Redefining masculinity in schools

What does it mean to be a man in today’s society? Haseeb Riaz and Gareth Shantikumar, founders of MAN UP, are challenging the traditional ideas of masculinity, and empowering young men to express emotions and embody ideals of individuality.

MAN UP is a not-for-profit social enterprise that provides information and workshops for young men in WA about masculinity, and how to embrace the idea of being a modern man.

Mr Riaz and Mr Shantikumar both felt the need for change from reflecting on their personal experiences and behaviours with traditional masculine ideals.

Mr Shantikumar said: “It was a mixture of things happening externally and internally. I felt lost and couldn’t express my emotions. I would always bottle in what I was feeling.”

MAN UP founders Haseeb Riaz and Gareth Shantikumar and challenging preconceptions. Photo: Supplied.

Life in Mind is a network of suicide prevention services in Australia. According to its figures, suicide is the tenth leading cause of death for males in Australia, while the rate of suicide is three times greater in men than in women.

Australian Bureau of Statistics 2018 figures show males also account for 75 per-cent of all suicide deaths in Australia.

The MAN UP workshops follow a framework of three main concepts: culture, relationships, and coping.

They address issues such as toxic behaviour, relationships with family (as well as romantic relationships), and how to identify problems and develop healthy coping mechanisms.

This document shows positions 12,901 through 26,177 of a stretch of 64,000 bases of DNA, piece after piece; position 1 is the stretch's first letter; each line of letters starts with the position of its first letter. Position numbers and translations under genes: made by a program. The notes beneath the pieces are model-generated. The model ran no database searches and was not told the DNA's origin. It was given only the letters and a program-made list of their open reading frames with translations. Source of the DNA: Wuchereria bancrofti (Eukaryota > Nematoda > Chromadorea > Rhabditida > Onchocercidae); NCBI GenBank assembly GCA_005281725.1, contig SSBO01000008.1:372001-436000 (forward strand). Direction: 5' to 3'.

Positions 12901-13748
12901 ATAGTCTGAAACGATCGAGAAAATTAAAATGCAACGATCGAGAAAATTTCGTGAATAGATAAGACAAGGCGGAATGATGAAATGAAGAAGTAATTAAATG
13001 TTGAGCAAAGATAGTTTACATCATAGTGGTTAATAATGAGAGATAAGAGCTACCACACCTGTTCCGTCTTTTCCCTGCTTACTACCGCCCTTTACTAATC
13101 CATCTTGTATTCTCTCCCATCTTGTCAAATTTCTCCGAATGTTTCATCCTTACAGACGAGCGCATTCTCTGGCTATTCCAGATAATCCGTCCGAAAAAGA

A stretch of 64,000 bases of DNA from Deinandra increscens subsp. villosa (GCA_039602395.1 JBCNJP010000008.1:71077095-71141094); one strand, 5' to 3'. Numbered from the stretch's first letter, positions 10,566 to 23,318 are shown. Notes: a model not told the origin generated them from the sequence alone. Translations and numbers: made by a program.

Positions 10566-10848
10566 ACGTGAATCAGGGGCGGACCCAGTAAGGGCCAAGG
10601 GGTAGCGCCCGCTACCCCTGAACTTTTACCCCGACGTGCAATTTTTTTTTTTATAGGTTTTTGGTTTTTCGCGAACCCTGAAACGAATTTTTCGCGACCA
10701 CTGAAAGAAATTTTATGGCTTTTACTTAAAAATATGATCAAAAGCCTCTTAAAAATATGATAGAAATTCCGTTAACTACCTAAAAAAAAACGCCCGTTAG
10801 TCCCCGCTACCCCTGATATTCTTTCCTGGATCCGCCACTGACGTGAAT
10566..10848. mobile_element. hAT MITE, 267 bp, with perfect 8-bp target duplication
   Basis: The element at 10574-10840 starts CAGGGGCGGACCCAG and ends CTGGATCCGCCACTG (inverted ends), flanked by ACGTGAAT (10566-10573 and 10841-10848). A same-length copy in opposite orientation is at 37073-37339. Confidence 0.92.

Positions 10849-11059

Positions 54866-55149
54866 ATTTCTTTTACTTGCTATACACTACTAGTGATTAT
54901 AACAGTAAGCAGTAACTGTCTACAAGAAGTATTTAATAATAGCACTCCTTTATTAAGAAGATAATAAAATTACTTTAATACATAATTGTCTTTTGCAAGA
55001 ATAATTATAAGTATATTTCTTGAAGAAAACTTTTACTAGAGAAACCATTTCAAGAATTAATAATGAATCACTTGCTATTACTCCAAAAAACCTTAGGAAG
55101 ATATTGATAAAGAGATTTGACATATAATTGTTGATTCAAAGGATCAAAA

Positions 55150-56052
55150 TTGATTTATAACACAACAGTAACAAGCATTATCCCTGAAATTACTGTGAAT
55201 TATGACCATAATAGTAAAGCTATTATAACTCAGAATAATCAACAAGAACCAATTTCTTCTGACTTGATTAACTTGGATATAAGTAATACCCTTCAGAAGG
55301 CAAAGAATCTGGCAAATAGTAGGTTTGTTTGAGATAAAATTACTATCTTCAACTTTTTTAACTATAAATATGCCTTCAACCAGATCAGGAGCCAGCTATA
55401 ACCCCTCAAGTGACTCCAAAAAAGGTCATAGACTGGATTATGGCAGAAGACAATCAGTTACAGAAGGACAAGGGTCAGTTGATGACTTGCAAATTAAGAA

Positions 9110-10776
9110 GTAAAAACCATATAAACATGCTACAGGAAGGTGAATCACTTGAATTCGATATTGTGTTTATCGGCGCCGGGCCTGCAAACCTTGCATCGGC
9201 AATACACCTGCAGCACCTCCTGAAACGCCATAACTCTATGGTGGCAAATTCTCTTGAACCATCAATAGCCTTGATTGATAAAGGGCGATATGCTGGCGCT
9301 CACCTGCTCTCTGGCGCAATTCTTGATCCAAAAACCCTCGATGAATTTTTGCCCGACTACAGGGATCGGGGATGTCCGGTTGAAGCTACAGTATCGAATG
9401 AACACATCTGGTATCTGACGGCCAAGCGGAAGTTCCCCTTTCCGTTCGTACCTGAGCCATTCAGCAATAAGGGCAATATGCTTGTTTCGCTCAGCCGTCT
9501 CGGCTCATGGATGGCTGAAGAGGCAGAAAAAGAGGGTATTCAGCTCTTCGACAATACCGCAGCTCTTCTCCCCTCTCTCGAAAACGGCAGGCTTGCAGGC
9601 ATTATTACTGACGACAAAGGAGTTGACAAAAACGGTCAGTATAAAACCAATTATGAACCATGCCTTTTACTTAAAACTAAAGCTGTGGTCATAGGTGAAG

Mr Riaz said the workshops are unique because they create an intimate setting, away from teachers, giving boys a safe space to speak.

He said while having masculine traits in itself is not a bad thing, it becomes a problem when a man feels like he must be that way all the time.

“Anything outside their vision of normal is considered weird or rejected or is absolutely pushed into the ground. That’s why there’s such a conformative culture.”

Mr Shantikumar said: “I think the biggest problem facing men today is the idea that to be a man, there’s only one fixed way.”

He said one of the biggest challenges they had faced was discrimination and hate from peers when they started the project.

“It’s not that they don’t agree with it, but they feel quite triggered when we say stuff that gets you to question your own identity.”

While the workshops are currently run in all-boy schools, they plan to develop workshops for co-ed schools.

In the future MAN UP hopes to create a ripple effect that reaches as many schools and people as they can.

“We want the change to continue without us, where we can have boys talk about this sort of thing normally,” said Mr Shantikumar.

“To be a good man is to be a good human.”